How to Paint My Wooden Furniture White

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Things You'll Need

  • Sandpaper
  • Tack cloth
  • Paintbrushes
  • Primer
  • Rubber gloves
  • Paint stripper
  • Putty knife
  • Steel wool
  • White paint
  • Paint can opener
  • Paint stirrer

Wooden furniture can be painted many times over. As your room’s décor changes, so too can the look of your wooden furniture. It’s not difficult to paint your wooden furniture white, especially if the wood is unfinished or already a light color. However, if you wish to paint white over a dark color, you must take a few extra steps in order to ensure complete coverage without any of the dark color showing through.

Lay down a drop cloth, old newspapers or an old sheet to protect floors.

Sand your wooden furniture using medium grit sandpaper. Use short strokes, being careful to avoid sanding against the grain.

Switch to fine grit sandpaper. This will help you to achieve a smooth painting surface. Remove all wood dust with a tack cloth. For furniture that is painted a light color such as yellow, beige, or light pink, this is the only preparation required before painting; skip to Step 5.

Paint over a dark color such as black, bright red, brown or purple by first removing the old paint. Use a paint stripping product, and follow the product instructions. This usually involves allowing a specific amount of time for the product to penetrate the paint, then using a scraping tool such as a putty knife to remove the softened paint. Sand to remove all traces of the previous paint, and go on to the next step.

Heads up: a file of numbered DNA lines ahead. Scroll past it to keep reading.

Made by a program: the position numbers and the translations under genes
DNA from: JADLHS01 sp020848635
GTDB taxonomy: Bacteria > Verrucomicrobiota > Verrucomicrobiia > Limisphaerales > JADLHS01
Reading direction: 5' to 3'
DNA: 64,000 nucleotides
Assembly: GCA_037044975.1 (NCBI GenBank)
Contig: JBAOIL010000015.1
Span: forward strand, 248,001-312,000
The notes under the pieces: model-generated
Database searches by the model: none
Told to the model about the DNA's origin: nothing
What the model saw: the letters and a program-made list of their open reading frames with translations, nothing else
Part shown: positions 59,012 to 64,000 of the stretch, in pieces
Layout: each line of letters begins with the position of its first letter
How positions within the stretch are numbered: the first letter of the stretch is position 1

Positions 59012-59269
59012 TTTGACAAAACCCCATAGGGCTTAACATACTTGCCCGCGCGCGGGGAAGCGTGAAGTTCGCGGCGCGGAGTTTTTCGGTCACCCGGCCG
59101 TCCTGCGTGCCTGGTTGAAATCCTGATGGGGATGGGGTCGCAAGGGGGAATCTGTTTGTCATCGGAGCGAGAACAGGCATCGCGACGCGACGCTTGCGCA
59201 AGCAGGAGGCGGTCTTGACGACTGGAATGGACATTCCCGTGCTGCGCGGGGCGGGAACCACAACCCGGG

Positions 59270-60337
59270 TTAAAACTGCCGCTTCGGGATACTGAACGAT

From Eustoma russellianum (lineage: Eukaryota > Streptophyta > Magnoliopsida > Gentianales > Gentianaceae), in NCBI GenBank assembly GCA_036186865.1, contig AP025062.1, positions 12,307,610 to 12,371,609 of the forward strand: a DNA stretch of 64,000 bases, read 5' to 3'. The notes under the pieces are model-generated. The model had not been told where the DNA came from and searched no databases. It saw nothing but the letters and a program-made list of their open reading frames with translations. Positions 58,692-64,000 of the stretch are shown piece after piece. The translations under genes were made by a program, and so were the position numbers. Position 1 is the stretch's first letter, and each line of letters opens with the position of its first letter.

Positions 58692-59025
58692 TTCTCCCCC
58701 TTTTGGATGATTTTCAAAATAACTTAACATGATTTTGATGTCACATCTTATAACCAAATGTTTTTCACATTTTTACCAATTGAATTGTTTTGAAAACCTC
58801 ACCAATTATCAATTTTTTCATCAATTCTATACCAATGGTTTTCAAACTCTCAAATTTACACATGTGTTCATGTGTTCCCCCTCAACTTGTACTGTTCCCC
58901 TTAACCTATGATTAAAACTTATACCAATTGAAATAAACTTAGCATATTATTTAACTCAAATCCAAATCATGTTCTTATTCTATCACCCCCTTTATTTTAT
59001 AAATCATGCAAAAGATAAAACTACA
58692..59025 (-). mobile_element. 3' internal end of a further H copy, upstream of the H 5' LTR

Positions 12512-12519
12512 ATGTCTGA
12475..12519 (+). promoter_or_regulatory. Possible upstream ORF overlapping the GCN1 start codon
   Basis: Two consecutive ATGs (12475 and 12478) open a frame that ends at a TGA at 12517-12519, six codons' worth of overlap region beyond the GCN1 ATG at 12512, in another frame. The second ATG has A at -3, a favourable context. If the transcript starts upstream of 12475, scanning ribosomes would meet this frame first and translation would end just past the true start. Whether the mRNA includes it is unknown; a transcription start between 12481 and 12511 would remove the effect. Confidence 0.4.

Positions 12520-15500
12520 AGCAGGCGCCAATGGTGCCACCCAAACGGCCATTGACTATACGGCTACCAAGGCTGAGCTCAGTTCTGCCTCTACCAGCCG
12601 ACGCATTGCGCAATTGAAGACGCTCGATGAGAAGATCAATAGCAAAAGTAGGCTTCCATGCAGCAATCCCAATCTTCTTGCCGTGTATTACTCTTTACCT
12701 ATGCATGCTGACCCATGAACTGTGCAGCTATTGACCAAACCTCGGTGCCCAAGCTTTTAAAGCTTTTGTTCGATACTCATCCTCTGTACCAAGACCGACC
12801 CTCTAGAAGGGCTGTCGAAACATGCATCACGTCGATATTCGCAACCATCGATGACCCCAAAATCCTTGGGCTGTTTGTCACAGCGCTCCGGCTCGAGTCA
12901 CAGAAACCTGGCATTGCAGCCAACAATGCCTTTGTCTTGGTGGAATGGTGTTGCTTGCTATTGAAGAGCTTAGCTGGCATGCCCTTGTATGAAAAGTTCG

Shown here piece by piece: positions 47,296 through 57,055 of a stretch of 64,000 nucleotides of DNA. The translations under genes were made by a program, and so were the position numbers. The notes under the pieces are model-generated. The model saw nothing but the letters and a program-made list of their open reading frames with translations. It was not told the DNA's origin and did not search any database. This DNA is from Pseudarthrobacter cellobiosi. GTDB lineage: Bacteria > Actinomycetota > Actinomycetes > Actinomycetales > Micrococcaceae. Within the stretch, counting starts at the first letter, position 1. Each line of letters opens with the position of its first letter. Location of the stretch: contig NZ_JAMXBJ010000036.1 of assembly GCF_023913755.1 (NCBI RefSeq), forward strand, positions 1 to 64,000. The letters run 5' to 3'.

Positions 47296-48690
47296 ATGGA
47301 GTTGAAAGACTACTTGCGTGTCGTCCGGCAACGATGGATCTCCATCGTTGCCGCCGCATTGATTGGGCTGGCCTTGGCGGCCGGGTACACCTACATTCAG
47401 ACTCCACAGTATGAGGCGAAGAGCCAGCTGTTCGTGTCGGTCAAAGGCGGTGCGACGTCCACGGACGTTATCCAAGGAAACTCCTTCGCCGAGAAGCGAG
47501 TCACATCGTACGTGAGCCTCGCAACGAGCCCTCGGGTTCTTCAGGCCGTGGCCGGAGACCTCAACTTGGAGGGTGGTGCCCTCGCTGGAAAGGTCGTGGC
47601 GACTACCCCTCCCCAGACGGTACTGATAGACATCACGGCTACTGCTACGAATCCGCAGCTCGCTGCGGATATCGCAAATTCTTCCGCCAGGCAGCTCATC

Apply a coat of wood primer to the sanded furniture using a wide brush for broad areas and a smaller brush for corners and more intricate areas. Allow to dry according to the manufacturer’s directions.

Open the topcoat paint using a paint can opener, or if unavailable, a flat head screwdriver. Stir the paint vigorously with a paint stirrer. Stir the paint in an upward motion so the sediments on the bottom will mix with the rest of the paint.

Apply the mixed paint with a paintbrush or a roller on larger surface areas. The paint coverage should be thick enough to leave no thin spots, but not so thick as to leave drips. Allow the paint to dry according to the product’s instructions. In most instances one coat of paint is adequate. If a second coat is needed apply it according to the product instructions.


  • Use a nonchemical stripper to avoid harmful fumes. Apply the paint stripper with an old paintbrush that has the bristles cut back. Steel wool is useful in removing paint in very small or ornate areas.


  • Always paint in a well-ventilated area. Avoid any contact of your skin with the paint stripper.


About the Author

Lisa Larsen has been a professional writer for over 18 years. She has written radio advertisement copy, research papers, SEO articles, magazine articles for "BIKE," "USA Today" and "Dirt Rag," newspaper articles for "Florida Today" and short stories published in "Glimmer Train" and "Lullwater Review," among others. She has a master's degree in education and is a member of the National Society of Collegiate Scholars.

Photo Credits

  • Jupiterimages/BananaStock/Getty Images